Picture of Microsoft CEO Satya Nadella speaking at the conference

About IScribe

Having faced several challenges when working with test readers and writers (or otherwise commonly referred to as "scribes") including last minute cancelations, communication challenges, non-familiarity with the specific domain being tested and callous attitude, the I-Stem team decided that it was time to develop a solution that would eliminate this dependency of print impaired students. The ideal scenario is to provide all students computers and assistive technologies such that they can take their own exams. However, most exams are still far from accessible and most students with disabilities still lack the training that would enable them to take the exam independently on a computer. Many others are also habitual to dictating exams. it was thus necessary to develop a solution that would harness AI and technology but would still provide the same user experience to the test takers.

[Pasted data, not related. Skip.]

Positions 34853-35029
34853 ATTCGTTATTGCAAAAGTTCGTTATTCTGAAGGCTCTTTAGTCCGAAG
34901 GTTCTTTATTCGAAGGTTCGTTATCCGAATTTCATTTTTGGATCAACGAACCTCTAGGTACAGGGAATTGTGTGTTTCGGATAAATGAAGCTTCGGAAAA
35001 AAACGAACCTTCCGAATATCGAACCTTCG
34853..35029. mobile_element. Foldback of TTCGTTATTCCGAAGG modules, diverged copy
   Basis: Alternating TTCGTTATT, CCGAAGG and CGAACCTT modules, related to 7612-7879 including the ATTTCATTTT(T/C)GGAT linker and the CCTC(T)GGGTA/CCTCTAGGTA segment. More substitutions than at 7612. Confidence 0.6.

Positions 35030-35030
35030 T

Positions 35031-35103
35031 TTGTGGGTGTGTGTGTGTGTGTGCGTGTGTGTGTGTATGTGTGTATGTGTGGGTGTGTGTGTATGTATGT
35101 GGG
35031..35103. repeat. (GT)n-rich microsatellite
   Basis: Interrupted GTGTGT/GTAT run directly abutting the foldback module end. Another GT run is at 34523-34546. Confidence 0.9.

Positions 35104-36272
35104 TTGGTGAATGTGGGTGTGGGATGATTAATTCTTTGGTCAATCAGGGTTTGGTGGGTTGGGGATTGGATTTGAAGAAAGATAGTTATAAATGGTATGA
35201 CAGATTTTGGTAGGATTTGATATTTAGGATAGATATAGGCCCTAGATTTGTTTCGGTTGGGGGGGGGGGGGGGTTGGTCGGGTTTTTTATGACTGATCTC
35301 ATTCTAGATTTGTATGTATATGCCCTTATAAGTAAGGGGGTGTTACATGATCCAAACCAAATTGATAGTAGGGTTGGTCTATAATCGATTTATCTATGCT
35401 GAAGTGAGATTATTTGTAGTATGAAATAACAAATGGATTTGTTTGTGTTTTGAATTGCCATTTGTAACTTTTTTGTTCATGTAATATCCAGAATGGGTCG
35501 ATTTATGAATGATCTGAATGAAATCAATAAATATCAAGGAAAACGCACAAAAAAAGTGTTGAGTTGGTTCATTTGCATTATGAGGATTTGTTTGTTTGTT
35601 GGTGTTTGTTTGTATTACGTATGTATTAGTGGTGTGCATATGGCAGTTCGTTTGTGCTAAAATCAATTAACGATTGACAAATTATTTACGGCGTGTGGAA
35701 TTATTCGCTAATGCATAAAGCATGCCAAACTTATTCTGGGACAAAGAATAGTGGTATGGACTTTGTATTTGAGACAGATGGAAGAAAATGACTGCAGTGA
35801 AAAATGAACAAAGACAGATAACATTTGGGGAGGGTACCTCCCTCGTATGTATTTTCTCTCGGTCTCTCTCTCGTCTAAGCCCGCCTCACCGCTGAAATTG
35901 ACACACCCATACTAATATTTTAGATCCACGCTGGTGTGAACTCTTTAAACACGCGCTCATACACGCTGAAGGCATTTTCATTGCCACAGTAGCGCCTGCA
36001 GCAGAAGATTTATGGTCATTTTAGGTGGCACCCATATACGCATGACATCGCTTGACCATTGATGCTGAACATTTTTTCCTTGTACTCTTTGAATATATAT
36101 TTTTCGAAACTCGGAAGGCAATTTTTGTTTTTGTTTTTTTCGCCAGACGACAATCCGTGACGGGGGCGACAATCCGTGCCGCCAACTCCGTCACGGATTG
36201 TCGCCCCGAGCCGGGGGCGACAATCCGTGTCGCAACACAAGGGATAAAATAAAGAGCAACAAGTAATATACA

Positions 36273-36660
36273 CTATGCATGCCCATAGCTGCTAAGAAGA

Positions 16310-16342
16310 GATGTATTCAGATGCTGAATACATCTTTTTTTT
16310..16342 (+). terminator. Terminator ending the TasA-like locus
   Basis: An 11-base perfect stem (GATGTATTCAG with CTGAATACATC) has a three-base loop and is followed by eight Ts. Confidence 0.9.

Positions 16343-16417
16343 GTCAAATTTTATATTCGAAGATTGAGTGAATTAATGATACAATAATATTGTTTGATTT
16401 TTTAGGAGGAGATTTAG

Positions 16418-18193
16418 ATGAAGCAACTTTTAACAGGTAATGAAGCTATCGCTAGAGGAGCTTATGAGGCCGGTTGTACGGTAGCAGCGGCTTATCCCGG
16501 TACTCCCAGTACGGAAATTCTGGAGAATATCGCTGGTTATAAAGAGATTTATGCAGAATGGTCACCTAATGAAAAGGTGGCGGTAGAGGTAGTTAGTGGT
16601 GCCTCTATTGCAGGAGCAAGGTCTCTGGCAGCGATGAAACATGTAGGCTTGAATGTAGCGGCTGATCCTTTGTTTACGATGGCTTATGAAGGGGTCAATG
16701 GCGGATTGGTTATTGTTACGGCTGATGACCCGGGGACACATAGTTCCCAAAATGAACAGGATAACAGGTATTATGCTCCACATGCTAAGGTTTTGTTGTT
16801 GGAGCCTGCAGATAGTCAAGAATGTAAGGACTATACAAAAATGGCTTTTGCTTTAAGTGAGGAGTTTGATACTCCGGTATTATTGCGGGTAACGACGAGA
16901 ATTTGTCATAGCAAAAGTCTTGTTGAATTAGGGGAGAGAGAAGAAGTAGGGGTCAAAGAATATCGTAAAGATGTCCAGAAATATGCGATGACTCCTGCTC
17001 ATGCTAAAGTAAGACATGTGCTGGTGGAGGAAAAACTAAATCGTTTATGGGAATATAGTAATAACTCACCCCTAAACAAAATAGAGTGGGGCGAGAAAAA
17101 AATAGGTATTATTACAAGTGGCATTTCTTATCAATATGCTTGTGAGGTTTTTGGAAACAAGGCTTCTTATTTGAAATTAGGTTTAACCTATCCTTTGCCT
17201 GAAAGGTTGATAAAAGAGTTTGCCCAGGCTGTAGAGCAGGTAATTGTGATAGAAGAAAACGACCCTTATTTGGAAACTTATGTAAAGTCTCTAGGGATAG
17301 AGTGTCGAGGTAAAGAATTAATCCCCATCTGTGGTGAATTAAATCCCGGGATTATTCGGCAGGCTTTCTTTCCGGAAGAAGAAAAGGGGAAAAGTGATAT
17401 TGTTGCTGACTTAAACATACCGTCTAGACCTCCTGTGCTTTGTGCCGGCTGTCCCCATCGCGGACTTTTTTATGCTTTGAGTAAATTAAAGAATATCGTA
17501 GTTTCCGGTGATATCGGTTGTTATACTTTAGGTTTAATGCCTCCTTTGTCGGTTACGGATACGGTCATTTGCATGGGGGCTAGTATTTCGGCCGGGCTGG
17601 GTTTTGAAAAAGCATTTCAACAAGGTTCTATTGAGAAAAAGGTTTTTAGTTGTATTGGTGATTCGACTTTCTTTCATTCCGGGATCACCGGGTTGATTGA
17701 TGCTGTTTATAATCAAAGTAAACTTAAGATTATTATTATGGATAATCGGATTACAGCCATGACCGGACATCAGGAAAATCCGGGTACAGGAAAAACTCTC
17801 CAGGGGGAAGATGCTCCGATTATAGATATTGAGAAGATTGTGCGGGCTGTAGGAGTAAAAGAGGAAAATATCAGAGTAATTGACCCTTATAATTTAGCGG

Thanks to advances in speech recognition and natural language processing, a logical answer to this problem was a conversational agent that could substitute a test reader/writer but do away with the challenges that one commonly faces with a scribe. While discussing this with inAble, our partners in Kenya, we realized that students in Kenya faced similar challenges, and we decided to partner on this project to develop a robust technology-powered domain-specific intelligence scribe or IScribe.

In 2018, Microsoft CEO Satya Nadella launched the AI for Accessibility Grants program to support organizations and individuals working to empower people with disabilities through AI in three themes-employment, daily life and communication and connection. The program harnesses the power of AI to amplify human capability for the more than one billion people around the world with a disability. Given the importance of blind and visually impaired students to be independent in academic and employment tests and exams, we applied to the program and were thrilled to be selected as one of the grantees. We are now hard at work and hope to pilot the first iteration with blind students in India and Kenya in the next few months.